Looking for a plausible explanation of the wrong number, the old woman, in fact, draws attention to the properties of a standard American telephone dial as a crude coding system that consists of 10 (!) symbols (digits from one to zero) and 24 or 26 signs (the English alphabet, sometimes without Q and Z). Since every numeral on the dial from 2 to 9 is equivalent to three or four letters, it can be used for converting letters into digits and vice versa—that is, for enciphering and deciphering. While the woman converts a digit into the letter O, the reader can (and must) go backwards and find out what “cipher” the girl “is turning.” With the help of a telephone, this riddle is easily solved: instead of the “empty” zero the girl dials six, which on the telephone dial corresponds to three letters—M, N, and O.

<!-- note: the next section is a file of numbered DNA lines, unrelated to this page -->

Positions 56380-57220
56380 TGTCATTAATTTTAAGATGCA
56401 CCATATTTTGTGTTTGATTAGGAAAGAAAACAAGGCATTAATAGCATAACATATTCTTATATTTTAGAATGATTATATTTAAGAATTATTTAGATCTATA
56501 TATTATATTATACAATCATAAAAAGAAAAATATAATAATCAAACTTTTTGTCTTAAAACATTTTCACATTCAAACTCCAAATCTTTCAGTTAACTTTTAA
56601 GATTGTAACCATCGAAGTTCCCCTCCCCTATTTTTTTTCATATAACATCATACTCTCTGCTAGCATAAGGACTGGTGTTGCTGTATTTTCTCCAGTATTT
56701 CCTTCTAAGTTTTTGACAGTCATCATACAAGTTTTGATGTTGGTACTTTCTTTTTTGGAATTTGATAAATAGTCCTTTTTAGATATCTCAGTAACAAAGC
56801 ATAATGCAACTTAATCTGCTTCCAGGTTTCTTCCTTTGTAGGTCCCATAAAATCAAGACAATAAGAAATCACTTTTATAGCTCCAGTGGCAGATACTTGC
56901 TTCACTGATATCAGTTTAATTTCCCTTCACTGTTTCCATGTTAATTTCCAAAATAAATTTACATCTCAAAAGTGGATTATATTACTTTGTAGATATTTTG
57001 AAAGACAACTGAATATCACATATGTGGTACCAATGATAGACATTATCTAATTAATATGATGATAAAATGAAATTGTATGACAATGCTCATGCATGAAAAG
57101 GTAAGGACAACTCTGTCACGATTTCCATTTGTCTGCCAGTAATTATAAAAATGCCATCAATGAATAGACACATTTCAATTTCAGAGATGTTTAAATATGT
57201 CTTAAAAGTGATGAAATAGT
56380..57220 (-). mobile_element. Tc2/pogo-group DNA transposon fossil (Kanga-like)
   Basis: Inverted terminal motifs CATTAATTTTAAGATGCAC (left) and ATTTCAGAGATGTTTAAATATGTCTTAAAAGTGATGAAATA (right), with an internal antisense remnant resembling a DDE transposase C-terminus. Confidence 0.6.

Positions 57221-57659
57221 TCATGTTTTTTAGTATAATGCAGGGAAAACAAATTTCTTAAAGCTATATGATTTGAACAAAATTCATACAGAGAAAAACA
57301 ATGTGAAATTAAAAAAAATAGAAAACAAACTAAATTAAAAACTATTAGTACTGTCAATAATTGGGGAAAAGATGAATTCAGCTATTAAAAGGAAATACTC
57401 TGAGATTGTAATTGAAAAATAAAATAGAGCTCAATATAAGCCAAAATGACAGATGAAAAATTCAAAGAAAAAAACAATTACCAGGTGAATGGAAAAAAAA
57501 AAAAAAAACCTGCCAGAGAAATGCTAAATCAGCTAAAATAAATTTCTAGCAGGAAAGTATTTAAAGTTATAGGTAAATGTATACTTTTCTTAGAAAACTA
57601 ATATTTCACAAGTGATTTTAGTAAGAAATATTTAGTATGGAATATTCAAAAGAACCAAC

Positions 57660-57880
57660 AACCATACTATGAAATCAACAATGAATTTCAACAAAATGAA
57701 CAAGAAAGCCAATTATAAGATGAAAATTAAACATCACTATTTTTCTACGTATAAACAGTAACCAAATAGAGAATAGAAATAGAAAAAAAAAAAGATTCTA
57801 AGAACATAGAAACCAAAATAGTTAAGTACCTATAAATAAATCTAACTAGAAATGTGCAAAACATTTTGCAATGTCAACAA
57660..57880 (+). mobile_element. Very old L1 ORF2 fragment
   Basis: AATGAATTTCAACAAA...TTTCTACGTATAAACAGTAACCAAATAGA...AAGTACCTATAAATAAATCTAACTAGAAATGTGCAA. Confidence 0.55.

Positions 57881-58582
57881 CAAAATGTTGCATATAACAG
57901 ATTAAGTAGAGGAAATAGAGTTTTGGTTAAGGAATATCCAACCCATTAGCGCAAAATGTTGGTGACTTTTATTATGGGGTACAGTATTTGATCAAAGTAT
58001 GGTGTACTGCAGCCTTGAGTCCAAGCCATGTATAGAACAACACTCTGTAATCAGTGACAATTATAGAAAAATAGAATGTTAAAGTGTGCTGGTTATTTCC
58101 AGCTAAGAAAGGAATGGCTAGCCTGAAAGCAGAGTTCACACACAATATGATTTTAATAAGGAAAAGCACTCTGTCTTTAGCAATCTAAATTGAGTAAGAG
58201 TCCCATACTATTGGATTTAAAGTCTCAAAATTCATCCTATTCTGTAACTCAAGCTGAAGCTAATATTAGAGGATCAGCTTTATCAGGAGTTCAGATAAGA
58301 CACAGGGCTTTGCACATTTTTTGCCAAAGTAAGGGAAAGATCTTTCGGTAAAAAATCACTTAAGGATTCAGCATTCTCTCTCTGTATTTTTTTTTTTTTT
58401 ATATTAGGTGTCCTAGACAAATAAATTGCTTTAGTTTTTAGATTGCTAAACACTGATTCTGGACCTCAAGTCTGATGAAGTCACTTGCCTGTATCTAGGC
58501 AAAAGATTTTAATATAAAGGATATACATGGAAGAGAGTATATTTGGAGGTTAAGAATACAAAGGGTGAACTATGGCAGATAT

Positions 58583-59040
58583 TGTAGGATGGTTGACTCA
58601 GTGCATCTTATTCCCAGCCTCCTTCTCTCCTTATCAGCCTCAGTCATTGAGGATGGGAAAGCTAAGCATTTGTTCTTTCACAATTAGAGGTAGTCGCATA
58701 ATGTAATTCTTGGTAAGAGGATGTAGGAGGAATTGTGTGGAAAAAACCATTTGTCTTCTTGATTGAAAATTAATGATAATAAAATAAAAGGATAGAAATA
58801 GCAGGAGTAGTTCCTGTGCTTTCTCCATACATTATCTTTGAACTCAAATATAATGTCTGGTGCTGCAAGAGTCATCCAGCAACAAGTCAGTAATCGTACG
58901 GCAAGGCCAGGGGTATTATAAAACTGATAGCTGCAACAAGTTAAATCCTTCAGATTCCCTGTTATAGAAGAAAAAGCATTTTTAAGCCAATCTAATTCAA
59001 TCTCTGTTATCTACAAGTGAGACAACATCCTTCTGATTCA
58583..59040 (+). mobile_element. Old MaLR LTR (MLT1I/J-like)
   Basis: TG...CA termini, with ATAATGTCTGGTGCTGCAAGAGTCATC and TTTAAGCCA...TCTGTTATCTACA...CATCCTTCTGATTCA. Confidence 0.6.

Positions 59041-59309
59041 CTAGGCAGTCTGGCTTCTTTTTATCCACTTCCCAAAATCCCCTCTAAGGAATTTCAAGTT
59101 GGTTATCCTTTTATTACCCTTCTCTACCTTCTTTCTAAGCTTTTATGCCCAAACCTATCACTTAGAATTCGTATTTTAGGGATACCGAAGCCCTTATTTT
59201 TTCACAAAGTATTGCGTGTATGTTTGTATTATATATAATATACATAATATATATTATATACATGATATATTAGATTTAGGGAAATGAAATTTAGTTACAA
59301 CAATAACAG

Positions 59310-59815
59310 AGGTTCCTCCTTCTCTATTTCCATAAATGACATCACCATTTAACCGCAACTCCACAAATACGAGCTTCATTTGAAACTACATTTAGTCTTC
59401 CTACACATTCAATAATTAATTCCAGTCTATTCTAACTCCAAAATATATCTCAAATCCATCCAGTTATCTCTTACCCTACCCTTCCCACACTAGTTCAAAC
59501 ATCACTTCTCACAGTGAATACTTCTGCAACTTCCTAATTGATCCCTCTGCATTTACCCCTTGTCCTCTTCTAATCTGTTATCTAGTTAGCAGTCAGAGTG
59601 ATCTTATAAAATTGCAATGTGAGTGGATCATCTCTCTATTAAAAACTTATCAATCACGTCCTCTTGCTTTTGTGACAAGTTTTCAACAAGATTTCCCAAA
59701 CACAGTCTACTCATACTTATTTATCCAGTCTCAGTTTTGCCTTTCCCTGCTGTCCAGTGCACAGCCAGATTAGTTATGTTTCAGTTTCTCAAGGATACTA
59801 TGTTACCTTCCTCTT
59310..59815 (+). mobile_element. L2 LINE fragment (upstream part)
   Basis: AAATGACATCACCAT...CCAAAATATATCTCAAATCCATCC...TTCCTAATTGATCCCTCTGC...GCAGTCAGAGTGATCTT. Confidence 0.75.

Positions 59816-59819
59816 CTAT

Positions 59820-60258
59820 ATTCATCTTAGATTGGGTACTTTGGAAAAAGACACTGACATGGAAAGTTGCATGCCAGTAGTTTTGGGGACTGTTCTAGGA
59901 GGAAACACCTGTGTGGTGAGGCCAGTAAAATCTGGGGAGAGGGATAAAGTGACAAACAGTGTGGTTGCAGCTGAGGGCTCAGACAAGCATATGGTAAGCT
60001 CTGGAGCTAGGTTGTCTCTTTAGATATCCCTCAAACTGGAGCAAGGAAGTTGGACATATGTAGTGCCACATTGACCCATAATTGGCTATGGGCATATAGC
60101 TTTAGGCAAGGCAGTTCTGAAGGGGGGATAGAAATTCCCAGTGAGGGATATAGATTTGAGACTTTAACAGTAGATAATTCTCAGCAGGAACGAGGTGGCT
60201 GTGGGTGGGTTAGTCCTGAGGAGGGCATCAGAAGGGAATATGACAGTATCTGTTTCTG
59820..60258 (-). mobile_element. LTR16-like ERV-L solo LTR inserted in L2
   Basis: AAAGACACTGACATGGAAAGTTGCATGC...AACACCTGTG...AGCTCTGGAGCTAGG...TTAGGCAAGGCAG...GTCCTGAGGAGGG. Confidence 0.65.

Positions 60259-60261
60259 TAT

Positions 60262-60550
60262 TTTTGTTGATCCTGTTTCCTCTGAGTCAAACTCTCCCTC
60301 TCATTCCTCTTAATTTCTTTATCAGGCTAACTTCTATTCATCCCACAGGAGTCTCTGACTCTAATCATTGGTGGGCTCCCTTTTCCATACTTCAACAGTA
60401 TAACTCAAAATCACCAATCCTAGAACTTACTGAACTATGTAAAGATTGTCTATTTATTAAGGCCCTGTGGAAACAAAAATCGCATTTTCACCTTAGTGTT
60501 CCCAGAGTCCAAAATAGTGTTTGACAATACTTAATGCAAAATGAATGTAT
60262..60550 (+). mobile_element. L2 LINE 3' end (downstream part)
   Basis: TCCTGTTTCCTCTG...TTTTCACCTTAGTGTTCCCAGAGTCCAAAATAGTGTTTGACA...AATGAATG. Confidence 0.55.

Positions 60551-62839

I don’t think that the shadow of OMEN in this combination is just a coincidence, because if we look at the numerical value of letter O as a cipher, the girl’s mistake becomes literally ominous (in the meaning of “having the significance of an omen”). She knows the correct number for Charlie,20 she is anxious to talk to him, she calls after midnight—which implies the matter is urgent—yet she dials a six instead of a zero not once but twice—which is hardly plausible. It seems that she is acting like a medium (hence her toneless voice), transmitting a secret message in code, the cipher 6, addressed directly to the old woman and her husband. The very fact that the misdialed digit is not named in the text but must be deduced by a simple decoding procedure turns her mistake (like most mistakes in Nabokov’s fiction) into the most important clue leading us to the hidden central event of the story, to its “inner scheme.”